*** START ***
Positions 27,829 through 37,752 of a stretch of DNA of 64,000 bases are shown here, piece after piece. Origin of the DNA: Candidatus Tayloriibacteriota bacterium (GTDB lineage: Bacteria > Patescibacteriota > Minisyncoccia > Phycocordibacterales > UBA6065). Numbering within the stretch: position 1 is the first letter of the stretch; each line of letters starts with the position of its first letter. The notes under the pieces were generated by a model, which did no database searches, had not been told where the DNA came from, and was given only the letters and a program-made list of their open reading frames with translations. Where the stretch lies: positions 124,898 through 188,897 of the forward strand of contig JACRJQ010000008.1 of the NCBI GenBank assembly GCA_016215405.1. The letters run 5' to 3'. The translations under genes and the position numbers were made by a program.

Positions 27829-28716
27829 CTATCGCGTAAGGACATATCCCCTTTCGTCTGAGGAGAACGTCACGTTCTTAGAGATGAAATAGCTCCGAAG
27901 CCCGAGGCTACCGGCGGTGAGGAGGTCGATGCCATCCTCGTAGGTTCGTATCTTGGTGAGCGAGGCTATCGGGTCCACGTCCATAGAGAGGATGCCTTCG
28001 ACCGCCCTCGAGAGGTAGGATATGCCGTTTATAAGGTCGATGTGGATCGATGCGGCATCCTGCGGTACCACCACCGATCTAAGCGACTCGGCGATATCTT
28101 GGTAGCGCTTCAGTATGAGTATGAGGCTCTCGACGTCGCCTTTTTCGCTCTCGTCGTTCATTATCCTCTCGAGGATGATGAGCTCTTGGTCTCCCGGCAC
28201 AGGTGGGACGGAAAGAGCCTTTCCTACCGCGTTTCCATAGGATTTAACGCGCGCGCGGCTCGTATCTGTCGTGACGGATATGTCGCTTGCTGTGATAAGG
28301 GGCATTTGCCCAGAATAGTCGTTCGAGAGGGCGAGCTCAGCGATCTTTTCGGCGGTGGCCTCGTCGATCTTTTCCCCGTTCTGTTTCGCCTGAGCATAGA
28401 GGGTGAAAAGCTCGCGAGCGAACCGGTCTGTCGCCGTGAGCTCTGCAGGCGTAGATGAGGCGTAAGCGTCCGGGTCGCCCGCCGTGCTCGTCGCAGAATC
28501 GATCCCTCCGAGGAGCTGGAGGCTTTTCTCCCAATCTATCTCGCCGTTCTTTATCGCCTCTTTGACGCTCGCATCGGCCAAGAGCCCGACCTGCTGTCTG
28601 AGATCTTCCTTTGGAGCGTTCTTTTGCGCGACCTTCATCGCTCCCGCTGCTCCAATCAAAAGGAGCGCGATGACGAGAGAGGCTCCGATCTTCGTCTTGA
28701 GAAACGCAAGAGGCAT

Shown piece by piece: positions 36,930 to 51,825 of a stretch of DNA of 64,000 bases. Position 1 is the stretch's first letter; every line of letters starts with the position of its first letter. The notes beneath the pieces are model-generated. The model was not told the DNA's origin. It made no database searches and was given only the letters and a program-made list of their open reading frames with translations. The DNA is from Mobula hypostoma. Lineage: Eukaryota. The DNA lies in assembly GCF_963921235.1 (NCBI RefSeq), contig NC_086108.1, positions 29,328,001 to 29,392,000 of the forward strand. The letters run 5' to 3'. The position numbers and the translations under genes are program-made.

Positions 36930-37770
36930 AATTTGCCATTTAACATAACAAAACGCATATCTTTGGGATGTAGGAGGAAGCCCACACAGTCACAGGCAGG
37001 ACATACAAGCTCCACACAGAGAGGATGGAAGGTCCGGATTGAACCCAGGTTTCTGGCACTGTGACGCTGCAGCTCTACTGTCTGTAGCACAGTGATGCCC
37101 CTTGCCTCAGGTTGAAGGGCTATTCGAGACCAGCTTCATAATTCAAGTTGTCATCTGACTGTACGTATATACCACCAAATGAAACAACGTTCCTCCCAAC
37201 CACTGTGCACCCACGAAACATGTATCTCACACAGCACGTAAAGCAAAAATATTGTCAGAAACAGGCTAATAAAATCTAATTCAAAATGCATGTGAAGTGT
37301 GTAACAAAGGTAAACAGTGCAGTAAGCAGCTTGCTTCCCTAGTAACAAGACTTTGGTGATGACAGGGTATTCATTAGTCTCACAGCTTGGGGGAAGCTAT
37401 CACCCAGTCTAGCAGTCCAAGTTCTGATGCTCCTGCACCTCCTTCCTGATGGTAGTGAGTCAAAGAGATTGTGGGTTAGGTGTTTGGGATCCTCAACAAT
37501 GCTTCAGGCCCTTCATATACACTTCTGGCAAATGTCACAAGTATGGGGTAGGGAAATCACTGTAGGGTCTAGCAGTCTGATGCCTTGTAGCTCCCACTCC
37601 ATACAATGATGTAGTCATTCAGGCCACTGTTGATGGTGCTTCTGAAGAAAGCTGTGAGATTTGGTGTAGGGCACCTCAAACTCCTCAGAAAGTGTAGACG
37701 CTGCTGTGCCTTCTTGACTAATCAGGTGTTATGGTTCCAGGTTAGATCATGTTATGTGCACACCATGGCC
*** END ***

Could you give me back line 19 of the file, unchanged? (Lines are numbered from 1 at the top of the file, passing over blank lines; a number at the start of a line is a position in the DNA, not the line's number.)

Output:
37301 GTAACAAAGGTAAACAGTGCAGTAAGCAGCTTGCTTCCCTAGTAACAAGACTTTGGTGATGACAGGGTATTCATTAGTCTCACAGCTTGGGGGAAGCTAT